However, there are times when I fish with a friend in his boat or fish from the bank and need to decide what I should bring with me. I am guilty of never putting together a fishing checklist, but I would recommend making a list to prevent forgetting essential items for your fishing trips.
Owning a boat makes it easier to remember what to bring for my fishing trips because many of the items I use are already stored in the boat.
Here is a checklist of items you will need for your next fishing trip.
Rod and Reel
The number of rod and reel combos you take depends on what type of fishing you will be doing. When I am bass fishing with a friend in his boat I usually take four baitcast combos with different line sizes on the reels that allows me to fish a variety of lures. If I am bank fishing, I usually take two rods and for wade fishing I scale down to one rod.
I usually take a soft tacklebag holding three or four utility boxes filled with the lures I think will work for the season I am fishing.
The first year I fished bass tournaments I learned the hard way about the value of quality rain gear. It’s hard to concentrate on fishing for eight hours when you are cold and wet. Now I take a rain suit any time there is even a slight chance of rain.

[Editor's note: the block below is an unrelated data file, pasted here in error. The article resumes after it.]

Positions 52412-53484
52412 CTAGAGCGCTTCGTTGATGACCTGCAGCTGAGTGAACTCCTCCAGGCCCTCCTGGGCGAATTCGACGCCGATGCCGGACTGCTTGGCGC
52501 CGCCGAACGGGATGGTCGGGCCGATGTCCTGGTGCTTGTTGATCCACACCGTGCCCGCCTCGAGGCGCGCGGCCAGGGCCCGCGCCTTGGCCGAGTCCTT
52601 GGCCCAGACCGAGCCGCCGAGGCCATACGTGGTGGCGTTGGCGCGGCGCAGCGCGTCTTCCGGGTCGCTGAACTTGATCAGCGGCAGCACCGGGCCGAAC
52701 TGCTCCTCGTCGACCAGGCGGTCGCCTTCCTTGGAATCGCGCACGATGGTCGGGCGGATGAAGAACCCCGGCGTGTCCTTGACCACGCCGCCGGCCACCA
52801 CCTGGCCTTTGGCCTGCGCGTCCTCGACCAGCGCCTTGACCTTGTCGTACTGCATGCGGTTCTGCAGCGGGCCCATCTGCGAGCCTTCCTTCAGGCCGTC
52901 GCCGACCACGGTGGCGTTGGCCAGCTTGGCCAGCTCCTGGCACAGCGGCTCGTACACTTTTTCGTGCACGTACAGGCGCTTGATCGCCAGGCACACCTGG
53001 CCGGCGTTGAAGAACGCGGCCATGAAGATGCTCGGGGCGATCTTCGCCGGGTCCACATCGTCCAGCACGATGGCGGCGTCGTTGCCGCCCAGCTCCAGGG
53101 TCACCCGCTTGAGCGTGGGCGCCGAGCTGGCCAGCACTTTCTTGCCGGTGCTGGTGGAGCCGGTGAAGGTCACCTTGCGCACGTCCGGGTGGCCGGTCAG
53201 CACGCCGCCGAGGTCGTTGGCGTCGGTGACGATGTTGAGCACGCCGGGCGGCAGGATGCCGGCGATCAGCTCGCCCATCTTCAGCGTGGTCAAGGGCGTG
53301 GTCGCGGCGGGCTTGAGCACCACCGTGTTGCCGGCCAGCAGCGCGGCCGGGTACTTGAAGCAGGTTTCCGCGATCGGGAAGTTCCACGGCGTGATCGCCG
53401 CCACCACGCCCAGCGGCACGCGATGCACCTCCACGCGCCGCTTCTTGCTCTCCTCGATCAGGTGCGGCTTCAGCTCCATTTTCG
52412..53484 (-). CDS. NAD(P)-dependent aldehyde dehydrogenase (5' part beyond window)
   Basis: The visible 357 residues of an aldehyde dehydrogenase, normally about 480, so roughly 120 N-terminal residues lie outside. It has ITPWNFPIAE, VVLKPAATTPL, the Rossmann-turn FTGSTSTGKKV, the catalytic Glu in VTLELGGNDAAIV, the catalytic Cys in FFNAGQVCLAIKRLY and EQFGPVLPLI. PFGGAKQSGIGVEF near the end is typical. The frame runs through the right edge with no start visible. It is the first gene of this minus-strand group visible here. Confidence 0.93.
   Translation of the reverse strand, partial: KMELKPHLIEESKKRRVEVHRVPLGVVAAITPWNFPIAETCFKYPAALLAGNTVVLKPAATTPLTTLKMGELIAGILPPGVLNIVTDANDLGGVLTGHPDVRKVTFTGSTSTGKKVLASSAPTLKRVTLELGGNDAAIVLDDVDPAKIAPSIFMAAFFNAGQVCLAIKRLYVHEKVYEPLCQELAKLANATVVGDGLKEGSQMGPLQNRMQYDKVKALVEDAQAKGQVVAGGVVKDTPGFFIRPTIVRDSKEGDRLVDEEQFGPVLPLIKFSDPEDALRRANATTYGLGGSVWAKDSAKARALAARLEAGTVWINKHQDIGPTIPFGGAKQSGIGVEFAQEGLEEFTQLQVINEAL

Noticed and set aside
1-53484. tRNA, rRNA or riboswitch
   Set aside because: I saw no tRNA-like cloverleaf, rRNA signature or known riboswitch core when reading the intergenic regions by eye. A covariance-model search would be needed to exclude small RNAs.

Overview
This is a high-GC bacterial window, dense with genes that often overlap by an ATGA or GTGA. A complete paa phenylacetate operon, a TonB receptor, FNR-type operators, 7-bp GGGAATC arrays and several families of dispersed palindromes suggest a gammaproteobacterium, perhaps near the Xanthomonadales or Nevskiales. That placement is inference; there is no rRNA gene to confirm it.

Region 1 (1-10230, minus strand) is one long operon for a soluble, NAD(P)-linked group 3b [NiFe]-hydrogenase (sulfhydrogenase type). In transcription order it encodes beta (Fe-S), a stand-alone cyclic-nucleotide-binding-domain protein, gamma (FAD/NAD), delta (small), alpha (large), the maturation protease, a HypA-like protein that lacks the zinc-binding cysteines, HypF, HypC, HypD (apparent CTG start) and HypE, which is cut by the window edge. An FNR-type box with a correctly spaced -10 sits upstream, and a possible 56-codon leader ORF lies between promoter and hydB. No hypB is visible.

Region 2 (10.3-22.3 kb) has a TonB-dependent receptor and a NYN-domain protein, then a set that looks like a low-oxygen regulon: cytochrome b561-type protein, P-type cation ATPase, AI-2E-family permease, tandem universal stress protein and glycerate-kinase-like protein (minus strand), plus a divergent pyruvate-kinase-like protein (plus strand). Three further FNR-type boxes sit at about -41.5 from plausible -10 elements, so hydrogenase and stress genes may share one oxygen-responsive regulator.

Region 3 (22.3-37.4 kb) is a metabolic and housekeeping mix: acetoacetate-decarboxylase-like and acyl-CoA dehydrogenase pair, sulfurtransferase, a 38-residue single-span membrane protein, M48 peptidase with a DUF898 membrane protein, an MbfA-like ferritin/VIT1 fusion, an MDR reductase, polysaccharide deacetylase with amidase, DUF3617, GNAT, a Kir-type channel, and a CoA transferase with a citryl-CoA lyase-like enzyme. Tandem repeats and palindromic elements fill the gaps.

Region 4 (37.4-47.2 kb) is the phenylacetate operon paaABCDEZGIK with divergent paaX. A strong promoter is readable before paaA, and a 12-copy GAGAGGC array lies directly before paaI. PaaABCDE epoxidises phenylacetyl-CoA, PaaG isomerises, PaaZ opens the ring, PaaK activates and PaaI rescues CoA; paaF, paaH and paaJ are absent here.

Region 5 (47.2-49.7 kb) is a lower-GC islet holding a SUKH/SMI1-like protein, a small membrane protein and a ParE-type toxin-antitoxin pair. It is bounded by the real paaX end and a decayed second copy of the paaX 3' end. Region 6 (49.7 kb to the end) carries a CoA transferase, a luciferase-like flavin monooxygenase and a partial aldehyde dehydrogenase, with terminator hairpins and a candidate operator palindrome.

I always wear a hat while fishing either for warmth in the cold weather or protection from the sun.
*Sunglasses: I always wear sunglasses to reduce glare and protect my eyes from harmful sun rays and any errant projectiles.
A four-course meal on the water is unnecessary but you should at least pack some snacks to munch on throughout the day to keep up your energy level. I usually take a couple of packages of fig bars and oatmeal bars that are easy to pack in my tackle bag.
Usually one bottle of water is all I need when fishing in cooler weather, but during the heat of summer I take at least two bottles to prevent dehydration.